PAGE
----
Can I Pay for College With a Savings Account?

The Best Way To Save for College

A group of students has a conversation around a table.

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Using a savings account at your bank or credit union is one way to earmark savings for your child’s college education. With a savings account, you can separate college savings from the funds you use for living expenses, while earning a modest amount of interest.

However, a savings account may not yield you the same return on investment or tax breaks as you could get from a 529 plan, Coverdell ESA, or other college savings strategy. While a savings account at your bank or credit union may be an easy place to start, weigh all your options to find the best way to save for college for you and your family.

Key Takeaways

  • A simple savings account at a bank or credit union is one way to save for college, but it may not be the best if you want your money grow.
  • 529 college savings accounts and Coverdell Education Savings Accounts offer tax-advantaged ways to save and invest for college.
  • Other vehicles for college saving include brokerage accounts, Roth IRAs, and even U.S. Savings Bonds.

Considerations for Saving for College

When considering the best way to save for college, a number of factors come into play:

  • Security and risk: Having a safe and secure place to stash your savings can give you peace of mind. You may also wish to pursue a low-risk strategy that will preserve your savings through ups and downs in the markets.
  • Capital preservation vs. capital gains: A savings account prioritizes capital preservation over capital gains. It's designed to help you keep money rather than to maximize your return on investment.
  • Annual percentage yield (APY): Savings accounts tend to earn modest interest over time. However, this APY may not be high enough to keep up with the rate of inflation.
  • Withdrawal restrictions: Some college savings accounts require you to spend your savings on qualifying educational expenses, while general savings accounts usually have no restrictions on how you use your withdrawals.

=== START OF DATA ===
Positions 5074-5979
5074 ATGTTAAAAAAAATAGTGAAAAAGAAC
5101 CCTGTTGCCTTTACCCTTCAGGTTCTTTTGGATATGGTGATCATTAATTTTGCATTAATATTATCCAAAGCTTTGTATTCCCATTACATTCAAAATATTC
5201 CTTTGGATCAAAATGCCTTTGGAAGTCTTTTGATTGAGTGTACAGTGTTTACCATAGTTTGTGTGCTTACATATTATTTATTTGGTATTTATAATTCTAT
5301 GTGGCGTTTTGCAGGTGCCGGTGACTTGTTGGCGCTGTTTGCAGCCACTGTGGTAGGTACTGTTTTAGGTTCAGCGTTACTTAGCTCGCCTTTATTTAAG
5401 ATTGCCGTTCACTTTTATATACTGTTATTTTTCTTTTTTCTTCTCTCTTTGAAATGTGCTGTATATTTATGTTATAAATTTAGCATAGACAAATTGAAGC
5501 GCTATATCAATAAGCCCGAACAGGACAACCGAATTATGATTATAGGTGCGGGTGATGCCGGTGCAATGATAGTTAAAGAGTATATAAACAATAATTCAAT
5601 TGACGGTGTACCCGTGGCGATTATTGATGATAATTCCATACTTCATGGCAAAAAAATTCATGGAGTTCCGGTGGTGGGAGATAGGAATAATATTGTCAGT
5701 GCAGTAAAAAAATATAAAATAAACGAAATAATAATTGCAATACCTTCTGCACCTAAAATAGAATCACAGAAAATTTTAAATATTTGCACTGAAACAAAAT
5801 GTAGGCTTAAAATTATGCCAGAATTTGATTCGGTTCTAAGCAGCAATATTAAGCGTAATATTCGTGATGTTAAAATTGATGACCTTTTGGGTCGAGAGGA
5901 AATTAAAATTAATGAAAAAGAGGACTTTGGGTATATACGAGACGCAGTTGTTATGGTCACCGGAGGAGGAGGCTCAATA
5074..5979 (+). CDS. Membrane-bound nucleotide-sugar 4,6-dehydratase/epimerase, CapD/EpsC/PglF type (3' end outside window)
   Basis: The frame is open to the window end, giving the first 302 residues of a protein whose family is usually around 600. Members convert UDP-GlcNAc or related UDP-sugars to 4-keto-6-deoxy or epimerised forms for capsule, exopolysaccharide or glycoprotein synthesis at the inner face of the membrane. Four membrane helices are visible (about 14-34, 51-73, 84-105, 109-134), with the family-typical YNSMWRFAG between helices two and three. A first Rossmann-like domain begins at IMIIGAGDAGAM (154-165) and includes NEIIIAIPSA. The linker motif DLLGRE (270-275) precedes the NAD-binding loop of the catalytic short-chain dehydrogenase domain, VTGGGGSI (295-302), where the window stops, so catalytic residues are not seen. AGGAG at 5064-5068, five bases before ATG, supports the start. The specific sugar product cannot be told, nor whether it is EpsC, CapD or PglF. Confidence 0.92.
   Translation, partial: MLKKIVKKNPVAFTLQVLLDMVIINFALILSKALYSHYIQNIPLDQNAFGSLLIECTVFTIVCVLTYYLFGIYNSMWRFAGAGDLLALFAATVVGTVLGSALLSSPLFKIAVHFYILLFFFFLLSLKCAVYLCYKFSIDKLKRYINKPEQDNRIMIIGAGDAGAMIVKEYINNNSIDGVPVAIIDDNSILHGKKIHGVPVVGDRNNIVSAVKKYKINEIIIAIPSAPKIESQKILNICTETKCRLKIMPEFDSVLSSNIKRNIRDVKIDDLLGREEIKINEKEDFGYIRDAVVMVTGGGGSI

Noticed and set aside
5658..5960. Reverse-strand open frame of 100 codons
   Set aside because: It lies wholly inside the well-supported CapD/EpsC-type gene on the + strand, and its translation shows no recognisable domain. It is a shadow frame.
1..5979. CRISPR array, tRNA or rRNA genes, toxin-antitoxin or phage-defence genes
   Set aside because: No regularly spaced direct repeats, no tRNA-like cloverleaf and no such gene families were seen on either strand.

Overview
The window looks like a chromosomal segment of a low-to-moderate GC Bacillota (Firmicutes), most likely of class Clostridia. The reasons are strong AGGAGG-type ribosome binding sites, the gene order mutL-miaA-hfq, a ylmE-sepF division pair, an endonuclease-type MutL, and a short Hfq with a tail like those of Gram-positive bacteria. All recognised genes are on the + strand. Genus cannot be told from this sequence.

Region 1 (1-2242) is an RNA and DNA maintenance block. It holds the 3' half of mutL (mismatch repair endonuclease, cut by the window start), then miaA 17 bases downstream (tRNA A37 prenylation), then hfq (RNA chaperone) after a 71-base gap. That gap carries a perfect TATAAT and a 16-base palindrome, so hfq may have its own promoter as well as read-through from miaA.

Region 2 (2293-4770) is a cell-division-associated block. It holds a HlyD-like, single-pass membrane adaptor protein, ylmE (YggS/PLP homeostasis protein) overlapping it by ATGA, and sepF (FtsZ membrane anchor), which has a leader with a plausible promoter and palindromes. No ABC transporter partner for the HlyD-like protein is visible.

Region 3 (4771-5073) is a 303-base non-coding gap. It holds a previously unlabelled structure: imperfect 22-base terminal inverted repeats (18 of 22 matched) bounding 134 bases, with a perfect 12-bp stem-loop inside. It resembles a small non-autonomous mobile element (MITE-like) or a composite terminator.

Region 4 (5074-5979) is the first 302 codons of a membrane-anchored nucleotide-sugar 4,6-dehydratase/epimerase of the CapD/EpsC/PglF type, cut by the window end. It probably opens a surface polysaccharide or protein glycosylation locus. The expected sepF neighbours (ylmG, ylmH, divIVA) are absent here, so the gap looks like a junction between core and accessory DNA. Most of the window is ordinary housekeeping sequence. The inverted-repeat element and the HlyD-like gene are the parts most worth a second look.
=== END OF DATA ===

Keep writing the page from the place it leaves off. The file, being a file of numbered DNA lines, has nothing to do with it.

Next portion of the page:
• Tax benefits: Some types of accounts offer special tax perks for college savings. With a general savings account, any interest you earn will be treated as taxable income.

Pros and Cons of Using a Savings Account To Pay for College

  • Insured for up to $250,000

  • Earns a modest amount of interest

  • Few withdrawal restrictions

  • Low return on investment

  • Lacks tax advantages

  • APY may not keep up with inflation.

Pros Explained

  • Insured for up to $250,000: If you open a savings account at an FDIC-insured bank or NCUA-insured credit union, your deposits will be protected up to $250,000.
  • Earns a modest amount of interest: Savings accounts offer interest earnings on your deposits, although APYs are generally low. As of September, the average national savings account rate was 0.17%.
  • Few withdrawal restrictions: While some college savings plans require that you spend the money on qualifying educational expenses, you can spend your savings account funds on whatever you like.

Cons Explained 

  • Low return on investment (ROI): With the national rate at 0.17% and rate cap (highest rate available) at 3.08% as of September 2022, savings account yields are fairly low. Your ROI could be much higher with a different type of investment account.
  • APY may not keep up with inflation: The low APY of a savings account could also mean your savings loses value over time due to inflation. In August 2022, the inflation rate was 8.3%, near 40 year highs.